The interpretation of positive serologic findings in cancer sera remains controversial. Selected antinuclear antibodies (ANAs), such as anti-double-stranded deoxyribonucleic acid (dsDNA) and anti-Smith, are highly specific for the diagnosis of systemic lupus erythematosus (SLE). On the other hand, the ANA titer is sensitive but not specific for SLE and has been reported in healthy individuals, various infections, other autoimmune diseases and cancer. We report for the first time positive anti-Smith antibody in two patients without lupus in the setting of lung cancer.
Systemic lupus erythematosus (SLE) is a chronic autoimmune disease characterized by the production of autoantibodies and the deposition of immune complexes, affecting a wide range of organs. The diagnosis of SLE is based on specific clinical and laboratory criteria after excluding alternative diagnoses . In this report, we describe two individuals with lung cancer who were positive for anti-Smith antibody without meeting the criteria for SLE, during evaluation for unexplained weight loss. Both patients denied inflammatory arthralgia, mucosal ulcers, alopecia, photosensitive skin rash, Raynaud’s phenomena or sicca symptoms.
Patient A is a 59-year-old female with a history of diabetes, hypertension, hyperlipidemia, tobacco use and stage 3B, poorly differentiated carcinoma with glandular and neuroendocrine features treated with two courses of carboplatin/etoposide therapy. Her labs revealed positive antinuclear antibody (ANA) at a titer of 1:320 in a speckled pattern, positive Smith at a titer >694, positive RNP, positive anti-Ro52 IgG and low C3. C4 was normal and anti-dsDNA, anti-histone, anti-La and anti-cardiolipin antibodies were negative. Follow-up anti-Smith antibody after chemotherapy demonstrated a reduction in the anti-Smith titer, IgG 349.9.
Patient B is a 63-year-old male with a history of tobacco use and Crohn’s disease who was hospitalized with hemoptysis and subsequently diagnosed with lung adenocarcinoma. His labs were checked before this admission, and these showed positive ANA, anti-Ro60 IgG, anti-RNP and anti-Smith at a titer of 38. Serum C3 and C4 were normal, and anti-La and anti-dsDNA were negative.
Autoantibodies targeting intracellular antigens are the hallmark of SLE. Selected ANAs, including anti-double-stranded deoxyribonucleic acid (dsDNA) and anti-Smith, are highly specific for the diagnosis of SLE. However, anti-Sm antibodies lack sensitivity and are seen in only approximately 30% of patients with SLE. Concerns have been raised about the utility of testing antibodies due to decreased pretest probability in patients with various non-rheumatologic conditions.
The significance of autoantibodies in the serum of patients with cancer, or the possibility of cancer-related etiology of SLE and other autoimmune diseases, has yet to be fully elucidated. Studies have focused primarily on identifying antibodies as biomarkers rather than investigating the underlying causes of their production. Approximately 30% of all cancer patients have circulating ANAs in their sera . The presence of autoantibodies may represent an effective immune response to the tumor, as suggested by a higher survival rate in cancer patients who are ANA-positive . Their production can precede clinical confirmation of a tumor by several months or years . Furthermore, studies have demonstrated positive anti-Smith antibodies in cancer patients, such as gastrointestinal, ovarian, renal cell carcinoma and hematological malignancies .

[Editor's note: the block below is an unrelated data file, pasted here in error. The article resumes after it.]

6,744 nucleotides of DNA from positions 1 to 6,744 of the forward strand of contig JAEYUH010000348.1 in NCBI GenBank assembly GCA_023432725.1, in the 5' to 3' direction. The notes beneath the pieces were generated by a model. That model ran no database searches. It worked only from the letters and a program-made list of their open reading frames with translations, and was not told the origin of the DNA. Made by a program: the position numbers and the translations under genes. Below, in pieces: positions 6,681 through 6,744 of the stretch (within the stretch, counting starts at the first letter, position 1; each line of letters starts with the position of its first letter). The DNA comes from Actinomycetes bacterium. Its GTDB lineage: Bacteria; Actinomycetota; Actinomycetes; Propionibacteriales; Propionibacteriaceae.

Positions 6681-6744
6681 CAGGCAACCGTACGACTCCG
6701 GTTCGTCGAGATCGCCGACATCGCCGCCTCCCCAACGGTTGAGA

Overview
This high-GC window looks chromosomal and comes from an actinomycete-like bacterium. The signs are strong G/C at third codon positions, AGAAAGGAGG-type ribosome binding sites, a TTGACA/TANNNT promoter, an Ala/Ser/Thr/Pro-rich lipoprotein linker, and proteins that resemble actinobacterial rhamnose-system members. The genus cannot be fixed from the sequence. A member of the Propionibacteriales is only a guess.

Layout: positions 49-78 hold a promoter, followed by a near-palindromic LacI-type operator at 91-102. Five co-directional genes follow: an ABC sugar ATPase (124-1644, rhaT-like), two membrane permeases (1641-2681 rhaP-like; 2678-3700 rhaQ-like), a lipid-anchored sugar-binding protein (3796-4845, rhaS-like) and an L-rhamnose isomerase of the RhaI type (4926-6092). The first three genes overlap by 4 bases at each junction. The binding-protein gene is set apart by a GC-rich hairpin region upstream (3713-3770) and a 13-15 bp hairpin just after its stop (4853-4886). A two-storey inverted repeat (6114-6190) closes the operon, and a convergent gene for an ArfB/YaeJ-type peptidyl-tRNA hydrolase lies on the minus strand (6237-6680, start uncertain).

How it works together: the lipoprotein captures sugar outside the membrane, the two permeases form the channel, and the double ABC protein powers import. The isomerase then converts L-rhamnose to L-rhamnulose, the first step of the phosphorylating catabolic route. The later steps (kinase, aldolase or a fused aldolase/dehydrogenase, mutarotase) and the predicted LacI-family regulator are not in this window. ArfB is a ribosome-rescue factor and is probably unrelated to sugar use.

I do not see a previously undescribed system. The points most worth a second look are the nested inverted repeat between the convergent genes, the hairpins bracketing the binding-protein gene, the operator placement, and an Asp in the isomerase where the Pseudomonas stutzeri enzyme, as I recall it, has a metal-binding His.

Understanding the causes of antibodies production in different cancers may lead to the development of novel therapeutic agents. In patients with lung cancer and without lupus, the significance of positive anti-Smith antibody and decrease in the titer of antibody after therapy remains unknown. These findings may have implications in helping to understand the mechanisms that dysregulate autoantigen production and drive autoantibodies in cancer patients without an autoimmune connective tissue disease.
Anti-dsDNA and anti-Sm antibodies are clinically thought to be highly specific for SLE. We report for the first time that isolated seropositivity for anti-Smith antibody can occur in the setting of lung cancer, and our cases add to others that question the specificity of anti-Smith antibodies in SLE.
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Anti-Smith Antibody Positivity Without Lupus in the Setting of Lung Cancer
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Cite this article as:
Timlin H, Machireddy K, Shiroky J, et al. (May 26, 2020) Anti-Smith Antibody Positivity Without Lupus in the Setting of Lung Cancer. Cureus 12(5): e8298. doi:10.7759/cureus.8298
Received by Cureus: April 01, 2020
Peer review began: May 08, 2020
Peer review concluded: May 18, 2020
Published: May 26, 2020
© Copyright 2020
Timlin et al. This is an open access article distributed under the terms of the Creative Commons Attribution License CC-BY 4.0., which permits unrestricted use, distribution, and reproduction in any medium, provided the original author and source are credited.
This is an open access article distributed under the terms of the Creative Commons Attribution License, which permits unrestricted use, distribution, and reproduction in any medium, provided the original author and source are credited.